Port Dalhousie & Lakeside Park

In an earlier post, I shared photos of several Niagara St. Catharines & Toronto Railway passenger cars headed through Woodruffs siding near Ontario Street in St. Catharines. Those cars were on the Port Dalhousie Division, taking people to and from the amusements at Lakeside Park. Here are some photos of the north end of that division, from the collection of photographs, maps and other materials I’ve recently acquired from William Flatt:

NST309-NST68-LakesidePark

NS&T 309 and NS&T 68 – Lakeside Park, Port Dalhousie. Photographer and date unknown.

The Port Dalhousie Division was considered part of the St. Catharines local lines – but it presented many challenges to the NS&T. Lakeside Park was popular during beach season, meaning there was heavy seasonal traffic. In addition, a dance hall in Port Dalhousie generated a lot of riders. John Mills notes in his revised book on the NS&T that trains were often run as “doubles” (two cars running close together, on the same schedule), and that during peak Port Dalhousie season, up to six sections could use the same schedule. By 1940, the NS&T decided to run the division using standard railway operating rules, with green flags for advanced sections, white flags for extras, and – of course – red flags or markers bringing up the rear.

NS&T 309 is a Cincinnati car, in the 301-312 series. The presence of Cincinnati cars on this line suggests the photos were taken after 1947, as that’s when they were pressed into service to the Port after the CNR transferred the NS&T’s 320-series cars to Montreal. The Cincinnati cars did not track well on open track work, such as the stretch between Port Dalhousie and Woodruffs, and frequently derailed. The NS&T had better luck with 68 – a Preston product built for the London & Lake Erie in 1908 and acquired by the NS&T in 1920. NS&T 68 was 51 feet long, weighed 34,380 pounds, and sat 54 passengers.

NST309-LakesidePark

NS&T 309 – Lakeside Park, Port Dalhousie. Photographer and date unknown.

NS&T 309 is just leaving Lakeside Park. It’s about to cross Lock Street in Port Dalhousie and run southwest along Main Street.

NST80 - Port Dalhousie

NS&T 80 – Port Dalhousie. Photographer and date unknown.

Further along Main Street, NS&T 80 is headed out of the centre of the road and onto private right of way. Here, there was a siding known either as Corbetts or the Canning Factory siding. This was on the southeast side of the road and the start of the siding can just be seen at lower right.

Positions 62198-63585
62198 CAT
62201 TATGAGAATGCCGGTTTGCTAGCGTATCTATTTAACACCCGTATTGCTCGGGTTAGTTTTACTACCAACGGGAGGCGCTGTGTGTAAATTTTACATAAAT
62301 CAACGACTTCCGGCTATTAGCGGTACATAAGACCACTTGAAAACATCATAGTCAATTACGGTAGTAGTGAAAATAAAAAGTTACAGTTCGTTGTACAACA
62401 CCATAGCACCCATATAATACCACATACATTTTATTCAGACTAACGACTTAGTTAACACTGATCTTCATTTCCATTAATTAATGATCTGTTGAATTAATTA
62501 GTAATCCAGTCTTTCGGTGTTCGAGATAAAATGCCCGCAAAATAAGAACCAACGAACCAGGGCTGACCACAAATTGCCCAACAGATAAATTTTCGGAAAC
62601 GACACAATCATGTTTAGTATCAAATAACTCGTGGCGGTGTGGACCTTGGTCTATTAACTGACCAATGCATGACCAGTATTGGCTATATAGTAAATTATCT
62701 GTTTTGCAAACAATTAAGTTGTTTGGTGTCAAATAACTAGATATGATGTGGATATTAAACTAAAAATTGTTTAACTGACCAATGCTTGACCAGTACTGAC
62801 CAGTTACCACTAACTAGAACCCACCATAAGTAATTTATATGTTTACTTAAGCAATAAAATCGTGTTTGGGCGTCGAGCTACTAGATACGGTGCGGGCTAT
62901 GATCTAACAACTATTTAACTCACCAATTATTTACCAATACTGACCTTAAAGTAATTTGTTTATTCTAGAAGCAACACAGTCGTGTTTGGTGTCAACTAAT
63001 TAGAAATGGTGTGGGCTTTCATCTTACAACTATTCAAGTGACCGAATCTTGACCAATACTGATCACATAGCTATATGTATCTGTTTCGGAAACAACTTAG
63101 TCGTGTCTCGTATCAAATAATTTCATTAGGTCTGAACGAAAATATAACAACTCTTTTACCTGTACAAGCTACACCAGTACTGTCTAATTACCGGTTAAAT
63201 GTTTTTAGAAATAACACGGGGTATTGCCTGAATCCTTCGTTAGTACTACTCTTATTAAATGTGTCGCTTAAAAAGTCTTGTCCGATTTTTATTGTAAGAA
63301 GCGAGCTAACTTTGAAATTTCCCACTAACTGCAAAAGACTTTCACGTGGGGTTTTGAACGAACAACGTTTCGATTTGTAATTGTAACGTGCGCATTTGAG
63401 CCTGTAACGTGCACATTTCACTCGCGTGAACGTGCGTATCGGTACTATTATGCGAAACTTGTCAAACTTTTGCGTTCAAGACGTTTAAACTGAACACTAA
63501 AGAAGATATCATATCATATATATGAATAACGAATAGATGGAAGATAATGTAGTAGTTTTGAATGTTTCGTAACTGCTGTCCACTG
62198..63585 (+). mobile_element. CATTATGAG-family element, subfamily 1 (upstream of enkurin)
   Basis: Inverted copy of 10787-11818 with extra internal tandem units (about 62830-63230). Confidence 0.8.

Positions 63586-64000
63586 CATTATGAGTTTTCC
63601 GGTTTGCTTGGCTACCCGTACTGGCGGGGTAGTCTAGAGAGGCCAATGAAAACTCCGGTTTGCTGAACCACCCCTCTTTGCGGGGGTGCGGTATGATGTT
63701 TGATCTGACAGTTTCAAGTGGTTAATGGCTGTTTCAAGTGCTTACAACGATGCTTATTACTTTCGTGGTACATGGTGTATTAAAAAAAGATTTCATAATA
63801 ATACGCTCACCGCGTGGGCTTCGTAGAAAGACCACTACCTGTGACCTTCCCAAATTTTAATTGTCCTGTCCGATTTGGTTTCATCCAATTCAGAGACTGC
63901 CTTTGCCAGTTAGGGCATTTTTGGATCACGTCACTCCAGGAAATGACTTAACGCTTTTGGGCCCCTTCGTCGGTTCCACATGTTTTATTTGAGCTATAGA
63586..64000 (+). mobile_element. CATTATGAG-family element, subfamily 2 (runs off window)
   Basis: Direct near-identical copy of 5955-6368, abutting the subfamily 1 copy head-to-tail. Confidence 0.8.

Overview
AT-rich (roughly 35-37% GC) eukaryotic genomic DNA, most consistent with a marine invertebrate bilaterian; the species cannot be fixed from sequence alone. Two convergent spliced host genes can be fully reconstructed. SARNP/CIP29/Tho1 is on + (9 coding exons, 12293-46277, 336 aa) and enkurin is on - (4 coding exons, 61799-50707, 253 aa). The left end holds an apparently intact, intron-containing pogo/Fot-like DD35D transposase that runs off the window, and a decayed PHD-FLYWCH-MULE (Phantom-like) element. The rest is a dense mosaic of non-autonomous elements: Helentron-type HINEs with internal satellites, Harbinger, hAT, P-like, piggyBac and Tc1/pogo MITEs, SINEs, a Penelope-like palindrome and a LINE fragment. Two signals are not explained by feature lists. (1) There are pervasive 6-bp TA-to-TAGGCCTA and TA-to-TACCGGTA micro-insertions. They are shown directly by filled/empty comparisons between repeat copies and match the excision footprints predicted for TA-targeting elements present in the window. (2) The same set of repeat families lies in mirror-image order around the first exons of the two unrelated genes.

NST309+others - Cannery Siding, Port Dalhousie

NS&T equipment – Port Dalhousie. Photographer and date unknown.

This photo was taken further west on the canning factory siding. Car 309 – at right – is headed towards Lakeside Park in this image. Ahead of it, at the left edge of the photo, is another car heading to the Port. They’re meeting two cars – including a Cincinnati curved side in the 301-312 series – making the return trip to St. Catharines on the track closest to the photographer.

The two cars that are not Cincinnati products could be NS&T 327 and 328. They are known to have covered the Port Dalhousie Division, and they do not appear to have integral classification/marker lights above the end windows.

NS&T 327 and 328 were built by Preston in 1914 for the Edmonton Radial Railway. From there, they went to the Oshawa Railway as that line’s 80 and 81. At some point, the Oshawa Railway converted them into tool sheds – and it could’ve been their fate to rot in place. But World War II placed new pressure on the NS&T, and to satisfy the demand these two cars were acquired from Oshawa in 1943 and returned to active duty with motors and parts from NS&T 62 and 64. They were scrapped in September 1950.

The brown building at the left of the photo, behind Cincinnati car, is the Port Dalhousie Canning Company. According to a history of Canadian Canners Limited by Louise Elder, this factory was built in 1913. It packed strawberries, raspberries, cherries, tomatoes, peaches, pears, plumbs, tomatoes, pumpkins and apples under the “Harbor” and “Harvest” labels.

Port Dalhousie Canning Company Ltd

Port Dalhousie Canning Company Ltd

Two views of the Port Dalhousie Canning Company Ltd. Photographer and date unknown.

The Port Dalhousie Canning Company was purchased by Dominion Canners Ltd in 1923, but DCL used it only for storage. DCL sold the facility to the Port Dalhousie Lions Club in 1952. The club has since built a new hall at 201 Main Street, the site of the original canning plant.

2 thoughts on “Port Dalhousie & Lakeside Park”

  1. Love the Cincinnati connection. But the Canning plant and NYNH&H car is fantastic for those of us with an interest in modeling pre-depression steam. Thanks for sharing…

    1. I think I’ve written about the Cincinnati cars before, but I’ll mention it again. They were ordered as kits and assembled by the NS&T at the Welland Avenue car barns, in order to reduce the duty paid for the cross-border shopping.

      I’m really pleased I came across the canning plant photos. Glad you enjoyed them. The New Haven car just adds to the scene, doesn’t it? Plus, it’s nice to see an American car at a Canadian canning plant: It opens up the possibilities for more foreign road cars on any layout I might build…

      Cheers!

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